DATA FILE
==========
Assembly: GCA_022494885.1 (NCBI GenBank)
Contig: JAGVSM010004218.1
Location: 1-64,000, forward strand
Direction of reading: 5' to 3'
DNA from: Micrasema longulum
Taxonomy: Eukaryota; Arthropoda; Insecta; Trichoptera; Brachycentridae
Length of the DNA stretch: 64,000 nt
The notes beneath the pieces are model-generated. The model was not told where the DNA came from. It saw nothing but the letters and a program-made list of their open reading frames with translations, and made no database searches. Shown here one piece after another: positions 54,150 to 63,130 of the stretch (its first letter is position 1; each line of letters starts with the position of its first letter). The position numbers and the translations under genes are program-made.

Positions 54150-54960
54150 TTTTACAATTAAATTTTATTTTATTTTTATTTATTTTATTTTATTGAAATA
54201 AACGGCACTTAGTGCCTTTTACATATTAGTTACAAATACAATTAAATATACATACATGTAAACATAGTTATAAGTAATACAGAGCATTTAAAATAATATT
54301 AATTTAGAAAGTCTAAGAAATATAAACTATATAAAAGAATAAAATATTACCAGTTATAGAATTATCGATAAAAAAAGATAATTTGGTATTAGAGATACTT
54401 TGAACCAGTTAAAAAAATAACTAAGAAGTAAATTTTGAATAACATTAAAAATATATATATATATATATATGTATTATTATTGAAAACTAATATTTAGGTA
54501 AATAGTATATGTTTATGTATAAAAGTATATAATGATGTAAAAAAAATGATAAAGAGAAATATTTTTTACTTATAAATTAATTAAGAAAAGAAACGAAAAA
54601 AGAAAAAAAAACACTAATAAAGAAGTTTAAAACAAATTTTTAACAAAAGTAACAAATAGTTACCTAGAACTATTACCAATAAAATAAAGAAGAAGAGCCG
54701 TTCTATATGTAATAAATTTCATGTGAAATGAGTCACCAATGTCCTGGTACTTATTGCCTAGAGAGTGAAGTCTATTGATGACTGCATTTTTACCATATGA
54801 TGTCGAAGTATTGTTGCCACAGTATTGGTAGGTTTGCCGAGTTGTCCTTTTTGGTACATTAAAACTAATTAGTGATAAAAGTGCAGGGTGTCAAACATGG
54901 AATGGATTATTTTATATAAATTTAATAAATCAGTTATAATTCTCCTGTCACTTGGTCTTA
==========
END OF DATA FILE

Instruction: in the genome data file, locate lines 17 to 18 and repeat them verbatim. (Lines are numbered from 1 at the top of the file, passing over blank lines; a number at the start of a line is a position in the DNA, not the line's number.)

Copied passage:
54801 TGTCGAAGTATTGTTGCCACAGTATTGGTAGGTTTGCCGAGTTGTCCTTTTTGGTACATTAAAACTAATTAGTGATAAAAGTGCAGGGTGTCAAACATGG
54901 AATGGATTATTTTATATAAATTTAATAAATCAGTTATAATTCTCCTGTCACTTGGTCTTA